The IAP utilizes therapeutic jurisprudence techniques through a non-adversarial, neutral, and claimant-centred approach to resolving claims, as well as supporting healing and reconciliation throughout the process.

Staff utilize therapeutic jurisprudence approaches when dealing with claimants and Aboriginal communities prior to hearings. This includes active engagement with communities using culturally sensitive practices (e.g., ceremonies including prayer and tobacco). Providing information and assistance to claimants is a key element to the claimant-centred approach used in the IAP.

Claimant control over the process is an important part of the IAP. Claimants decide if they want to hire a lawyer or if they want to represent themselves at the hearing. They also choose the location of the hearing (including in their community) and indicate if they want a male or female adjudicator. The Secretariat organizes all hearing logistics, including travel and accommodation for the claimant. The aim is to provide control to the claimant and to make the process as stress-free as possible.

Hearings are held in a comfortable and culturally-sensitive environment. They are not open to the public. Claimants can bring family or friends for support, and health support workers and interpreters are available. An Elder or other religious person can provide a ceremony/prayer if requested. Defendants do not attend hearings – Canada and/or church representatives attend, but cannot question claimants directly[4].

Adjudicators lead hearings, using therapeutic jurisprudence techniques such as an inquisitorial approach, active listening and displays of empathy. Claimants are provided with the time they need to tell their story. Adjudicators provide validation of the abuse suffered by claimants by actively listening to them tell their story. Following the hearing, Canada and church representatives often apologize to the claimant for the harm suffered at residential schools, which is an important part of healing for many survivors.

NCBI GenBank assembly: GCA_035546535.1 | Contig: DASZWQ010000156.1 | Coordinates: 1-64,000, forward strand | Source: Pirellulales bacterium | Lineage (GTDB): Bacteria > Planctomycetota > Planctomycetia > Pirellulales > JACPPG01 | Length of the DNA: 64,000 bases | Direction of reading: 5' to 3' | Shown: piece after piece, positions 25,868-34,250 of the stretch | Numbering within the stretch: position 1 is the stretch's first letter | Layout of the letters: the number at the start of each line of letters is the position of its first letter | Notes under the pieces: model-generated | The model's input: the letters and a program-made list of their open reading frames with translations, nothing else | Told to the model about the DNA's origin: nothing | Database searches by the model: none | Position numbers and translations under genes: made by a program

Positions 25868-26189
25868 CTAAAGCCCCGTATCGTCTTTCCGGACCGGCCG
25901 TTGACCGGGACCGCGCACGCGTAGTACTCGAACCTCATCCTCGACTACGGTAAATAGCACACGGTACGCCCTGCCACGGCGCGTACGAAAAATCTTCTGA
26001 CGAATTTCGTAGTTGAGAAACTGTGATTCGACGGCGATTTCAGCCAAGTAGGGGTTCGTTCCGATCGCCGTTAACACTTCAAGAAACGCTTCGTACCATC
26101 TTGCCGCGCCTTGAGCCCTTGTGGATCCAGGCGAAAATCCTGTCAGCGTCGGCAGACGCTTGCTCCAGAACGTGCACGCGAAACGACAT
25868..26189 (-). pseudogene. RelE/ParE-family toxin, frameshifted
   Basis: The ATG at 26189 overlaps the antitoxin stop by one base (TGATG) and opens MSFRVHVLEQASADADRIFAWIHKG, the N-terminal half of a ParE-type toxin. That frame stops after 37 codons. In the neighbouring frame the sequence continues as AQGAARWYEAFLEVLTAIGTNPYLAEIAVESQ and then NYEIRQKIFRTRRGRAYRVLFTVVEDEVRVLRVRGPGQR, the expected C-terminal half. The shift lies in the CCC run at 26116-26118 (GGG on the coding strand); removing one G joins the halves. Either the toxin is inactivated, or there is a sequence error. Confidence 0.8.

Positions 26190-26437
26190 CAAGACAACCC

Following the hearing, adjudicators review the legal fees charged to claimants by their lawyers, another demonstration of the claimant-centred approach. In addition, the Secretariat provides funding for claimants to support each other in their healing journey through activities such as counselling, healing workshops, sweats, or ceremonies. Finally, the Secretariat maintains ongoing relationships with Aboriginal organizations and communities, which is important for healing and reconciliation.

Therapeutic jurisprudence techniques are an integral part of the IAP. Cultural sensitivity, choice, support and actively listening to the claimant’s story are key to attaining the goals of healing and reconciliation.

For more information on the IAP, please visit www.iap-pei.ca.

[1] National Archives of Canada, Indian Affairs Records, Vol 6001, file 1,1,1(1), MR C 8134, Memorandum of A. Meighen from D.C. Scott, January 1918, cited in Royal Commission on Aboriginal Peoples (1996), Vol 1, Chp 10.

[2] Royal Commission on Aboriginal Peoples (1996). Bridging the cultural divide: A report on Aboriginal people and the criminal jurisprudence and Canada. Ministry of Supply and Services Canada.

[3] The Settlement Agreement also includes a Common Experience Payment, and non-monetary measures including a Truth and Reconciliation Commission, Healing funding, and Commemoration program.

[4] Defendants can suggest questions to adjudicators.